Wingo, like her colleagues, was consumed by the effects of the Great Depression. Natural disasters exacerbated the economic plight of her 11-county district on the western edge of the state, bordering Oklahoma. A severe cold snap in the winter of 1929–1930, followed by a scorching drought in the summer of 1930 created “Dustbowl” conditions. Peach orchards, the leading agricultural commodity, and the poultry industry were decimated. Many farmers lost their livelihoods and had to search for food to feed their own families. “The failure of many banks because of these conditions has made the situation more difficult,” Wingo remarked. “It will take years for the State to rehabilitate herself. The economic situation is so thoroughly demoralized that farmers will lose their cattle, their lands, their homes. People who have known wealth all their lives have nothing. This is a gloomy picture, but a true one.”7 Wingo suspended her social activities in Washington, DC, to focus on raising relief funds for her district. Appealing to Washington society and working through the American Red Cross, she opened a channel of supplies into her district. Among those who pitched in to help was the humorist Will Rogers, who delivered talks in the district and donated all proceeds and some of his personal money for relief efforts.8 In Washington, Wingo relied on her daughter, the newly married Blanche Sawyer, and the same staff that her husband had employed, to attend to her busy appointment schedule.

Wingo believed that only federal aid would revitalize the Arkansas economy. In the days before the establishment of New Deal programs, she steered as many projects and as much federal money as she could into her district. She sponsored a bill to complete construction of a railroad bridge across the Little River near Morris Ferry, Arkansas.9 In addition, she helped guide federally funded programs back home to build additional railroad bridges, a veterans’ hospital, a federal building, and other large construction projects, as well as federal loans for public and private building and for welfare grants. Wingo also proposed using federal money to establish a game refuge in the Ouachita National Forest and to establish Ouachita National Park.10

In February 1932, citing her physician’s directions, Wingo announced that she would not be a candidate for re-election. She remarked to her constituents that it had been a “sweet privilege to serve my people.”11 Wingo spent much of December 1932 at her son’s hospital bedside in Connecticut, where he was recuperating from a car wreck.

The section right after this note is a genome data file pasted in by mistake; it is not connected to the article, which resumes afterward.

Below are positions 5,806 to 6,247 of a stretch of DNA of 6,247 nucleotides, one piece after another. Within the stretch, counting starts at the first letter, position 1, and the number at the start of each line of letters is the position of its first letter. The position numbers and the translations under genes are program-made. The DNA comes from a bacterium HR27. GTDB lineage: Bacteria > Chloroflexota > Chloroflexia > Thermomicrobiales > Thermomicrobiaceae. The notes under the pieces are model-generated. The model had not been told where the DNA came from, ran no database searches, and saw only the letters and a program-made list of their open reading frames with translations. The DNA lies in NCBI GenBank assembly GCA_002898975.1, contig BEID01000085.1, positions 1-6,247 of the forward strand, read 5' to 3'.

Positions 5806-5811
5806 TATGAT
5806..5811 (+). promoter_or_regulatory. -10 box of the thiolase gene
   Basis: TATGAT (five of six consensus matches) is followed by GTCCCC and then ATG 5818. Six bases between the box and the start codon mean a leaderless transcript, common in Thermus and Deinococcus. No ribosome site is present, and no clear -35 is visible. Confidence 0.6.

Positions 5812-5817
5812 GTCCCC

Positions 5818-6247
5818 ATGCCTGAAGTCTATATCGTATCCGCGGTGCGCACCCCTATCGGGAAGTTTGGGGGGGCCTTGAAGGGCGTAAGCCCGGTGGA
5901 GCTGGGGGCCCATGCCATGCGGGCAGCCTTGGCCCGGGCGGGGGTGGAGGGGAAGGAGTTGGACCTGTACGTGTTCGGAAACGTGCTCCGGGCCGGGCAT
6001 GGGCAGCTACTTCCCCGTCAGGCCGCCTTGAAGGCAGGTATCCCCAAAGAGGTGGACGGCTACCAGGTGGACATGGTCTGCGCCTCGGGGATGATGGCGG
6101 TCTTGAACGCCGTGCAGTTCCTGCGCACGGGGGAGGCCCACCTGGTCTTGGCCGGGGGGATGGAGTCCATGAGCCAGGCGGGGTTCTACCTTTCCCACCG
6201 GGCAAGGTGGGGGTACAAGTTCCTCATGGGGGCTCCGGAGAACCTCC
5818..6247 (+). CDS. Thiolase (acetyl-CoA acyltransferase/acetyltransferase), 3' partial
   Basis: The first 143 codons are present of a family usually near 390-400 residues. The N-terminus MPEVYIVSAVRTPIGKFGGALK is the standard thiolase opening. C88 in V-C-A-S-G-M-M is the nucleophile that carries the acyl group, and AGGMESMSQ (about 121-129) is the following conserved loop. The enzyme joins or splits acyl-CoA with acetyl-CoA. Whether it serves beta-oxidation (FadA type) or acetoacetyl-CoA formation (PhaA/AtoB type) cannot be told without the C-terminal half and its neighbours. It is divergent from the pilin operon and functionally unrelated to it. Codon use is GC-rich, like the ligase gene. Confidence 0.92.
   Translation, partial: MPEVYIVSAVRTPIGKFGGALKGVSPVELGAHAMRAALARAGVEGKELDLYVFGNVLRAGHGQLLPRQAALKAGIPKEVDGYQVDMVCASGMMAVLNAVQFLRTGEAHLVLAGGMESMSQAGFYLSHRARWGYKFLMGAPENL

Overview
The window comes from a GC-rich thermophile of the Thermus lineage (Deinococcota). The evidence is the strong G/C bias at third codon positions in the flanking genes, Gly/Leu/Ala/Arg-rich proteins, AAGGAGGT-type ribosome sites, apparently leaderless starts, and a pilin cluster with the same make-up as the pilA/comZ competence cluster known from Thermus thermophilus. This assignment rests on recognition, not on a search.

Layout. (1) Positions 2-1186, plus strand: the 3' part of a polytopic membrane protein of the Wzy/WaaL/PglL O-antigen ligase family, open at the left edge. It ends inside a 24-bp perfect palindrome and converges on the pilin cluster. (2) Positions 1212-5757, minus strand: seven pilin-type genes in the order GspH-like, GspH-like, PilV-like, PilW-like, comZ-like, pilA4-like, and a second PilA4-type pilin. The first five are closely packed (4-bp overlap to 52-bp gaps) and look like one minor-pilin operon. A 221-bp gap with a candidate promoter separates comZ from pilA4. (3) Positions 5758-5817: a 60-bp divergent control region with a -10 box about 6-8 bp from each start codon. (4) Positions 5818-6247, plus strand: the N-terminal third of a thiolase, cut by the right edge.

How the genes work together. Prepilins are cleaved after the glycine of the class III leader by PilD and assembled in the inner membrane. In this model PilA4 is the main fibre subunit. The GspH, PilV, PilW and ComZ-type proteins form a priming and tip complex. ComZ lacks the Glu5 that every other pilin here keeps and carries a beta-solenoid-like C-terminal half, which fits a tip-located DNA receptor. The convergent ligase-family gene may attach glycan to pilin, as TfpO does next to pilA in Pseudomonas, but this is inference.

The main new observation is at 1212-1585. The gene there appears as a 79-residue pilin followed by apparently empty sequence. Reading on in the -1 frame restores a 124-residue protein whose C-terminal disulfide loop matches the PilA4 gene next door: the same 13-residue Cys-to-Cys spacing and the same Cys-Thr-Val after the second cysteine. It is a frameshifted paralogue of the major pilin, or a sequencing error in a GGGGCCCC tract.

After Congress, Wingo cofounded the National Institute for Public Affairs. The organization provided college students internship opportunities to enter public service through on-the-job training programs in federal departments. She resided in De Queen, Arkansas, and spent a good deal of time in Washington, DC, tending to her educational work. On September 19, 1962, while visiting her son, Effiegene Wingo died in Burlington, Ontario.


1"Society Awaits Election Returns of Its Women Representatives," 2 November 1930, Washington Post: S3.

2"Political Life Is Embraced By Mrs. Wingo," 29 October 1930, Washington Post: 9.

3"Both Parties in Arkansas Back Wingo's Widow for Congress," 28 October 1930, New York Times: 1; V. O. Key Jr., Southern Politics in State and Nation, rev. ed. (Knoxville: University of Tennessee Press, 1984): 183, 185–187.

4Office of the Clerk, U.S. House of Representatives, “Election Statistics, 1920 to Present”; Michael J. Dubin, United States Congressional Elections, 1788–1997 (Jefferson, NC: McFarland & Company, Inc., Publishers, 1998): 477, 480.

5"Pro and Con," 5 November 1930, Washington Post: 6.

6Charles Stewart III, "Committee Hierarchies in the Modernizing House, 1875–1947," American Journal of Political Science 36 (1992): 845–846. The paper includes rankings of House committees before the Legislative Reorganization Act of 1946 and makes a connection between committee transfers and the relative attractiveness of committee assignments.

7Congressional Record, House, 71st Cong., 3rd sess. (7 February 1931): 4246.

8Congressional Record, House, 71st Cong., 3rd sess. (12 February 1931): 4712.

9Congressional Record, House, 72nd Cong., 2nd sess. (28 January 1933): 2790.

10Congressional Record, House, 72nd Cong., 2nd sess. (16 January 1933) : 1907.

11"Pro and Con," 18 June 1932, Washington Post: 6.

View Record in the Biographical Directory of the U.S. Congress

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Bibliography / Further Reading

"Effiegene Locke Wingo" in Women in Congress, 1917-2006. Prepared under the direction of the Committee on House Administration by the Office of History & Preservation, U.S. House of Representatives. Washington: Government Printing Office, 2006.

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Committee Assignments

  • House Committee - Accounts
  • House Committee - Foreign Affairs
  • House Committee - Insular Affairs